What’s In a Fan?

What’s In a Fan?
Photo Credit To Vent Axia

A 4” fan is often seen as a standard, even simple piece of kit. However, Tom Emson, Product Marketing Manager at Vent-Axia, reveals why these fans are not as modest as they may first appear.

According to a recent survey, at least half of electricians want to offer a better quality fan – even if that means paying a little bit more. There port, commissioned by Vent-Axia, shows that electricians were found to fall into two segments: 50% were ‘price driven’ and 50% chose quality over price.

The quality-driven electricians wanted satisfied, happy customers with a fan that “looks good”, “isn’t noisy” and provides good indoor air quality (IAQ). As well as keeping customers happy, this group also commented that their choice of fans meant fewer call backs which can damage reputation and cost money.

Luckily, manufacturers have been working hard to develop premium fans that tick all these boxes.

The evolution of the fan

Over the years residential fans have significantly evolved from the first intermittent bathroom fans.

Manufacturers have been working hard to improve the energy efficiency, silence and comfort of unitary fans as well as ease of installation, to ensure product design is developed in advance of market demand.

In the past, a bathroom fan was mostly seen as a functional item that needed to provide good IAQ. But old inefficient unitary fans can be very noisy and some households are so distracted by the noise that they turn off their extract fans altogether, potentially leading to damage to the fabric of their property, and the twin blights of mould growth and poor IAQ which can lead to ill health.

So with ventilation essential to health and comfort in the home, consumer demand for silent products has led to manufacturers investing in continually improving bathroom extractor fan acoustics. One such example is Vent-Axia’s innovative Silent Fan. It boasts a sound rating of just 14dB(A) in operation – an impressive 75% quieter than standard intermittent bathroom fans.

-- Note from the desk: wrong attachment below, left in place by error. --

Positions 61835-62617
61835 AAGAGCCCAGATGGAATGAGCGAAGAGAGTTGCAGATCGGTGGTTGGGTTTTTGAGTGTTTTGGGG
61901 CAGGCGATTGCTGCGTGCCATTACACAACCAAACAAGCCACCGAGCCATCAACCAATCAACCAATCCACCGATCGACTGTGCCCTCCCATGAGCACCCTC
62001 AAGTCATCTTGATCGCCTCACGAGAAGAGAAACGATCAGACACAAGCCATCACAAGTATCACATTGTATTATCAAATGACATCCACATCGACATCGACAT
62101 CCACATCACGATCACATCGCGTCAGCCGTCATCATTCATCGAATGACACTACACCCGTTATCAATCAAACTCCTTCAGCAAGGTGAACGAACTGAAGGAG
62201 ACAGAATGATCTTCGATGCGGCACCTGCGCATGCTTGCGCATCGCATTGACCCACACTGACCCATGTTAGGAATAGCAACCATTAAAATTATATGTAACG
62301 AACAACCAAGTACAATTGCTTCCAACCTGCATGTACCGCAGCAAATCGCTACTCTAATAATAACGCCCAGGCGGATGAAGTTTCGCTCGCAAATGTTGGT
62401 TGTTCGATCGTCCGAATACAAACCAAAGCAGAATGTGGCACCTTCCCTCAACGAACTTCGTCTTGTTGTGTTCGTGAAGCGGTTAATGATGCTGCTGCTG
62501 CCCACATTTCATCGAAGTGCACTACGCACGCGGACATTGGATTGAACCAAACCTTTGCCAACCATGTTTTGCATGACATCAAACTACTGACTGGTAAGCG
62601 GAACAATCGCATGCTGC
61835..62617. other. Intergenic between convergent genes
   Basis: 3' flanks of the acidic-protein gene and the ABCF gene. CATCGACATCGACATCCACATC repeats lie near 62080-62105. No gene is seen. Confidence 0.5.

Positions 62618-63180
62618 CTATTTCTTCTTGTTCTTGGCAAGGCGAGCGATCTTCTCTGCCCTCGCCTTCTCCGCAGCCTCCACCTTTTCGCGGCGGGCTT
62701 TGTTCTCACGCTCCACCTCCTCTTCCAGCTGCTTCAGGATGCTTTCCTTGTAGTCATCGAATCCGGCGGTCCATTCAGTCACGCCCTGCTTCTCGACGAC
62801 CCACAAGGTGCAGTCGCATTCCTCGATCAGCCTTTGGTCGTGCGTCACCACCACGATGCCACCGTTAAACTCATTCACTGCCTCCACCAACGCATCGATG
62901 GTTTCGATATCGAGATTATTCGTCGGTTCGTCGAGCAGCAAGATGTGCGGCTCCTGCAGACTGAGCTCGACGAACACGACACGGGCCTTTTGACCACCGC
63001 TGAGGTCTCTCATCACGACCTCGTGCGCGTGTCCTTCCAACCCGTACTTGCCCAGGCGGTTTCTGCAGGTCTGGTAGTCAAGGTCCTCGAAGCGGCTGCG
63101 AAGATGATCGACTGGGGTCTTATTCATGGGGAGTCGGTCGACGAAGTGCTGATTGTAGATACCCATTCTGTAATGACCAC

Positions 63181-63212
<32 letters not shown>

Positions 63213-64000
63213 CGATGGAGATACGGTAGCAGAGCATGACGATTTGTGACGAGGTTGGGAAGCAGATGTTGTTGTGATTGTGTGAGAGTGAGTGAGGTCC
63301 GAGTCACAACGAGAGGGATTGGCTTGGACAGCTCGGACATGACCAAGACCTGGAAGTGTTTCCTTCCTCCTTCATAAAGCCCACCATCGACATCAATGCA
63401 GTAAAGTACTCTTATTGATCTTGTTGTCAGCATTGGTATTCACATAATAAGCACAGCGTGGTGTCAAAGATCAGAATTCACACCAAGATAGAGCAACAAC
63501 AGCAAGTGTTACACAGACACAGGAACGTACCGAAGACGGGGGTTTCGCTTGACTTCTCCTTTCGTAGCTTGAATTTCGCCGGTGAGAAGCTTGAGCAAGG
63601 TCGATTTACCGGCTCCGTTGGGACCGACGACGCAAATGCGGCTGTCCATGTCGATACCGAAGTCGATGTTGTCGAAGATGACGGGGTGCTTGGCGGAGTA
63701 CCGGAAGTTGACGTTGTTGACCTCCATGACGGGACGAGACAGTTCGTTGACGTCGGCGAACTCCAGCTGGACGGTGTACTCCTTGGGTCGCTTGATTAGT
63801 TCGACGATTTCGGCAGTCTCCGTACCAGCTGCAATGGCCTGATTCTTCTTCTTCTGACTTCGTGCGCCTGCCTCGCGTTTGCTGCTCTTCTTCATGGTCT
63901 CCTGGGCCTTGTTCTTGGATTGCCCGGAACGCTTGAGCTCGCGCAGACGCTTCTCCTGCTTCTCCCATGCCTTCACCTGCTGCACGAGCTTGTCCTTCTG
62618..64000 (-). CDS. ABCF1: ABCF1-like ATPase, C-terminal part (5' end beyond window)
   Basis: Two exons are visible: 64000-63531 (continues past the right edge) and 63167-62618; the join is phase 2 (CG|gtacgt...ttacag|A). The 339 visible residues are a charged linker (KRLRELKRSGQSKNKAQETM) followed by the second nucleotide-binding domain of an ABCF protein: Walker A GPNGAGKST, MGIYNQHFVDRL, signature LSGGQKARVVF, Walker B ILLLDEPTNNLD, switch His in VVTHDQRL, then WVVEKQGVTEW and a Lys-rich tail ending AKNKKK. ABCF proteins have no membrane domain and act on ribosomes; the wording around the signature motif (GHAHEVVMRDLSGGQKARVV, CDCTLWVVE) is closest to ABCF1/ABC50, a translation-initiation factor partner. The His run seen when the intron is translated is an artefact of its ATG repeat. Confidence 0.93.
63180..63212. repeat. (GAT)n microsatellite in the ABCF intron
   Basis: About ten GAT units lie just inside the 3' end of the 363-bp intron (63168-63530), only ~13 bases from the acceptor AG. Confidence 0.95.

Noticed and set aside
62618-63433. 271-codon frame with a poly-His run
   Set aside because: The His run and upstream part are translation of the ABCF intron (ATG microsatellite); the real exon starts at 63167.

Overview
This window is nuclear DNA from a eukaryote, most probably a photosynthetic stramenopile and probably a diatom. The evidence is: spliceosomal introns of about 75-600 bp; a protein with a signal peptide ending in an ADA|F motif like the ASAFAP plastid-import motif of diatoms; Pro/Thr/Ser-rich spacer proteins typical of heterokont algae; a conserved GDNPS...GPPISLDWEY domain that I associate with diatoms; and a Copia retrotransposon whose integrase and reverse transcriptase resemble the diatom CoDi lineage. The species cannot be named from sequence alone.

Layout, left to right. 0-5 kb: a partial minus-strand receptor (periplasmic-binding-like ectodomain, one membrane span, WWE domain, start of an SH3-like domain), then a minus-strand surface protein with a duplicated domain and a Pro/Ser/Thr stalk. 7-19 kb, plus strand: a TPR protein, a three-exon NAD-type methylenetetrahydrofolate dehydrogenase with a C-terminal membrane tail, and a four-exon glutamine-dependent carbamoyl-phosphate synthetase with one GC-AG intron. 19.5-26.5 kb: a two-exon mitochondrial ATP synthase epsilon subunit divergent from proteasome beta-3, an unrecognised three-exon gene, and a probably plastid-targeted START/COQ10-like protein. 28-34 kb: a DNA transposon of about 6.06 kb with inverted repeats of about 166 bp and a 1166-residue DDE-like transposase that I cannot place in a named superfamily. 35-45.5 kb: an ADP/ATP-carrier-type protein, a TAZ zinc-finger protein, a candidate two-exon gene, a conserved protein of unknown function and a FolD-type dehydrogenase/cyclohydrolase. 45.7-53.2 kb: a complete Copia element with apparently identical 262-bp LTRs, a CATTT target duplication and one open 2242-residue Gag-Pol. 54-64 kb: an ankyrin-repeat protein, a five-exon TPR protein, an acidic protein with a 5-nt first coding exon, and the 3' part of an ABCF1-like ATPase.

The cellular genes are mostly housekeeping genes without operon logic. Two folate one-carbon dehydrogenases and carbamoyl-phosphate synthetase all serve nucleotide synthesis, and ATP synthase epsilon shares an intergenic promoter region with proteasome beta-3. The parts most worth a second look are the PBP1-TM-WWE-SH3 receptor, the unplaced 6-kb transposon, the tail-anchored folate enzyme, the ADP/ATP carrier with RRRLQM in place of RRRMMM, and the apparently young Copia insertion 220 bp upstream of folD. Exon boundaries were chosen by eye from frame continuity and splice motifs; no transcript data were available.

An increased focus on interior design is also driving improved aesthetics of everything in the home, including fan design. Following consumer research, Vent-Axia redesigned its Silent Fan to improve the simple, clean lines to provide an attractive slimline fascia that makes it look like a tile.

The evolution of installation

For electricians, a quick and easy fan installation saves time and money as well as helping to gain customer satisfaction. That’s why the latest intelligent fans with app control, such as Vent-Axia’s Svara, use a smart phone to set up the bathroom fan. This offers multiple installation options, ensuring you only need one fan and no more fiddly switches and jumpers. App control allows this type of fan to be programmed to cope with the vast majority of installations, offering variable speed modes and a boost option which can be set on a smart phone. It also allows electricians to easily select whether to opt for intermittent or continuous ventilation and whether the humidistat triggers operation or not. Once the fan is set up all these sensors and speeds can be altered via a smart phone to change the level of sensitivity that triggers them and the speed of the fan. So an app-controlled fan really does mean electricians only need one fan for most installs.


The technology behind the evolution

Behind this evolution is extensive R&D, with manufacturers using a range of design tools. One example is computational fluid dynamics, which is used to map the airflow through a fan to ensure it flows as quietly and efficiently as possible. Fan blade design is another important area, with designers ensuring they move aerodynamically through the air to increase effciency and reduce noise.

As technology has advanced in other industries, the ventilation industry has benefitted too. For example, the rise of 3D printing means that manufacturers can use this in-house in their product development programmes, allowing them to produce prototypes very quickly and easily and make design changes swiftly. In-house testing is advantageous too. Vent-Axia has its own R&D laboratory, including a laboratory for sound testing. This ensures its products are designed in-house to meet the lowest sound levels possible before these are confirmed from an outside testing house.

As the saying goes, “you get what you pay for” and behind these premium fans is cutting edge design. All the complexity is designed into the product at the manufacturing stage so that it’s simple to install and use whilst offering high functionality.

For more information about the range of fans on offer from Vent-Axia visit: www.vent-axia.com

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